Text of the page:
Review: Buddhist Punkz get the room bouncing

The upbeat and energetic Buddhist Punkz. Photographs: Ben Hughes
18 Feb 2014 @ 11.38 am
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The upbeat and energetic Buddhist Punkz. Photographs: Ben Hughes
The upbeat and energetic Buddhist Punkz. Photographs: Matt Seddon

Review: Buddhist Punkz
Venue: Fibbers, February 14

The idea of the Buddhist Punkz has been around for a while with members of The Freestylers and The Dub Pistols wanting an outlet for something a bit more metallic and band orientated.

Brothers and Freestylers members Dave and Rich Budgen on bass and guitar respectively hooked up with MC Sirreal from the Dub Pistols and the Buddhist Punkz were born.

With the guys other projects usually more accustomed to bigger venues and festival stages they now take leave of their day jobs and get back to their roots with some intimate club shows.

Blame it on the stormy weather or the fact that it’s Valentine’s night but Fibbers is not exactly heaving tonight, which is a shame because on tonight’s evidence Buddhist Punkz are the sort of band that could get a full room bouncing.

The cool MC Sirreal, decked in shades and glowing white trainers stalks the stage like a pro, is flanked by the shiny headed duo Dave and Rich. They play a fine set to an appreciative yet small crowd.

The band I’m sure are prepared for these sort of low attendance gigs in these hard times and they treat it no differently from a packed out room.

They claim to be Black Sabbath meets Rage Against The Machine and yes their urban street metal has definite elements of Rage going on in there. The beats are fast and the guitars metallic and in a live situation this four piece band work as well as they do on record.

The beats are fast and the guitars metallic
The beats are fast and the guitars metallic

The band are tight, seem happy and create that certain energy that we all look or hope for in a live band. A short but upbeat and energetic set follows.

The anthemic single No Shame is a fine slice of guitar driven noise that reminds me of The King Blues and pumps out of the speakers. Lyrically clued up and street ready it’s a fine introduction to the band if you so do wish to hunt it out.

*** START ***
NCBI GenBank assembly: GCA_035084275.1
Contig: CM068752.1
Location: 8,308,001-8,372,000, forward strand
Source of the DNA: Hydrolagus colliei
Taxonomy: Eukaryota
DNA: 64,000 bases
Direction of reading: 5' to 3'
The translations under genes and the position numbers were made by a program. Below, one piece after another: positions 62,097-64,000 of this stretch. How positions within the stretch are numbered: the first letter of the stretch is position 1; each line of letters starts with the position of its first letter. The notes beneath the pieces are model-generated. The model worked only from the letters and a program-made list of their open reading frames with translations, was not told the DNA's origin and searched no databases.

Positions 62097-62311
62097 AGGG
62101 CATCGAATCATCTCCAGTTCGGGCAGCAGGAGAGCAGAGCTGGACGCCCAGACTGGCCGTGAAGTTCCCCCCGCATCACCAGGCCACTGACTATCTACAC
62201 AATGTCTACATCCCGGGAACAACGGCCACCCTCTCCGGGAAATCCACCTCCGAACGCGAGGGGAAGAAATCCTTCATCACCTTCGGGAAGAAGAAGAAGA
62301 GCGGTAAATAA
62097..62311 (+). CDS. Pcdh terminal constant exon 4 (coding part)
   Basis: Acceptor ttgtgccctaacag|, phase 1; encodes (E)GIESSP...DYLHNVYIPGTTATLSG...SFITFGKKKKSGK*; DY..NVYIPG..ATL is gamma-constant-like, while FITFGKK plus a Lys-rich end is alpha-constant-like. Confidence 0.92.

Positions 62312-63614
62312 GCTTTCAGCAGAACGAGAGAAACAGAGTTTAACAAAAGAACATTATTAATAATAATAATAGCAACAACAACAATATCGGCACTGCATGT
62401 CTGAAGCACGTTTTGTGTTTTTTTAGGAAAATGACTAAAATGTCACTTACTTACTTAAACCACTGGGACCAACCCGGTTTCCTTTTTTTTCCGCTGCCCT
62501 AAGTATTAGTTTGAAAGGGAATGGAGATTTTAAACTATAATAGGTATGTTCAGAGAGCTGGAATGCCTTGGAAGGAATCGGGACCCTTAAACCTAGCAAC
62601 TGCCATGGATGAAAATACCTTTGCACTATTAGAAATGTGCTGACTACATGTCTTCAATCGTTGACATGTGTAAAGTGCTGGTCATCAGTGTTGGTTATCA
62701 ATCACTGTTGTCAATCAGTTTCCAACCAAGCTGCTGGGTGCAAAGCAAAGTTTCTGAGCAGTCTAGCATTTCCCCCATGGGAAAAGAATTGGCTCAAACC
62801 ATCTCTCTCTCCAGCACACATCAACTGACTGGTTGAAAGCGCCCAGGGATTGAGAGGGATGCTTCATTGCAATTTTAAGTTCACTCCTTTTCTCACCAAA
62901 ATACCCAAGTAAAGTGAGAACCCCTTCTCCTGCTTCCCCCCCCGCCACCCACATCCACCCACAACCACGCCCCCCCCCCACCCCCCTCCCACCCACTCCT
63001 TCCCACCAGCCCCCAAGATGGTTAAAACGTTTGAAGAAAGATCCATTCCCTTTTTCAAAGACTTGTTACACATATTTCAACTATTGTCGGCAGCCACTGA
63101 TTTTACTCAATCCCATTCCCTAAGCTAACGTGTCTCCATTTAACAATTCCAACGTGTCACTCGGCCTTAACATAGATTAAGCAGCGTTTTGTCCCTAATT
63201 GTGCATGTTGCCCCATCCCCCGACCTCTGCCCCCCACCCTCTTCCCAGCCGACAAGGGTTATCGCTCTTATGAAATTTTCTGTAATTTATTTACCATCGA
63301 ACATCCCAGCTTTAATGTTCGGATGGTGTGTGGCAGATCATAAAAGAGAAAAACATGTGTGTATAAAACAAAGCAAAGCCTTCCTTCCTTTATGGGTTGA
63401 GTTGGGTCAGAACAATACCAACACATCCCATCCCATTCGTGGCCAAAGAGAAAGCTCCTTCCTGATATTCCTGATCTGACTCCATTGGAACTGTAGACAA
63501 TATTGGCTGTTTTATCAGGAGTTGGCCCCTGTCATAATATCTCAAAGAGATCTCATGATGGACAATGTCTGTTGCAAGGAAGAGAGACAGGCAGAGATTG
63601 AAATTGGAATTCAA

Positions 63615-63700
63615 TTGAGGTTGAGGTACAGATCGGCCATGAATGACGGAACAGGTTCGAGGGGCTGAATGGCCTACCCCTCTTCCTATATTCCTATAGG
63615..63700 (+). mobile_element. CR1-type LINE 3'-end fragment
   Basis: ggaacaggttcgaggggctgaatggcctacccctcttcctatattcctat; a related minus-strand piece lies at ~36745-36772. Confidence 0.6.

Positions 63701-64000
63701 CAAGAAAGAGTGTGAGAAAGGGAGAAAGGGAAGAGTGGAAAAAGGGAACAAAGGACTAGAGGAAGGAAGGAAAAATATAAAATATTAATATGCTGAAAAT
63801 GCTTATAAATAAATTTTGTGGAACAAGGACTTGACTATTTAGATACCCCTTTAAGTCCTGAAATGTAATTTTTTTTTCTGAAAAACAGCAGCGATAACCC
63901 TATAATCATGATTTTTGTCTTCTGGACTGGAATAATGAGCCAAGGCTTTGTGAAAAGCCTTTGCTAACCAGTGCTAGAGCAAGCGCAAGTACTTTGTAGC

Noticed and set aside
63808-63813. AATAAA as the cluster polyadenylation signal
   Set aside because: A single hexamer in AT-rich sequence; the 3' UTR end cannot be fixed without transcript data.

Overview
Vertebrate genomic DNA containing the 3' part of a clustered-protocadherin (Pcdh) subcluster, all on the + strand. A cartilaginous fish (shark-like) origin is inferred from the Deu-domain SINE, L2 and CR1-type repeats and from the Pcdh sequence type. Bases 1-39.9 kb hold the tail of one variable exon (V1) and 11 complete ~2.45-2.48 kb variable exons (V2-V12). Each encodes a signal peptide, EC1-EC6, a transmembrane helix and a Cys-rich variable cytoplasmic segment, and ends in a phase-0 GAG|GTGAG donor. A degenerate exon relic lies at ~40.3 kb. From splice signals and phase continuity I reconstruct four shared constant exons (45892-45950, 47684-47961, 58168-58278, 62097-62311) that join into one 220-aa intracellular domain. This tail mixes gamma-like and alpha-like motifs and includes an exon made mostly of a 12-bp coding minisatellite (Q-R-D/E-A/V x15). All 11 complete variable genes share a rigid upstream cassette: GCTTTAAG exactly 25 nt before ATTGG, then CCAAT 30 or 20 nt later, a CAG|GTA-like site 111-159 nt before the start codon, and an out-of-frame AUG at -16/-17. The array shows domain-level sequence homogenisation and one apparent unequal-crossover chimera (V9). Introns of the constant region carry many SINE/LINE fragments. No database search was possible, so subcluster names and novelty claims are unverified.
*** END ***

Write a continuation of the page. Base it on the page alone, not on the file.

Sirreal introduces Time To Leave asking the crowd not to take the title literally. It’s a song with a bass line that brings to mind Walking On Sunshine for some reason, but all thoughts of that are forgotten by the time the chorus comes.

It’s a punked up slice of noisy goodness and with Rich’s jagged guitar parts it hits all the right spots.

There’s always one nutter off their face on something at a gig and tonight is no different. One lad is loving the evening just a little bit more than anybody else here.

God knows what he was on but he was a non-stop ball of energy, dancing about, high-fiving the band, sweating profusely, fag tucked behind his ear and loving it.

He was harmless and happy, dancing around like York’s very own Bez and he definitely got his money’s worth tonight. I do believe he even pulled.

Now if all members of the audience acted like this dude at gigs rather than staring with arms folded the gigging world would be a better place.

Buddhist Punkz have the songs and they mix up their influences nicely. The likes of Money On The Side and Army Girl are catchy, heavy and danceable, bringing to mind Senser and King Blues rather than Sabbath to my ears, and it’s all good.

Of course they are not the first band to mix up old school hip-hop with rock and metal, but they do it well. I look forward to seeing and more of the Buddhist Punkz when their debut album hits the shelves.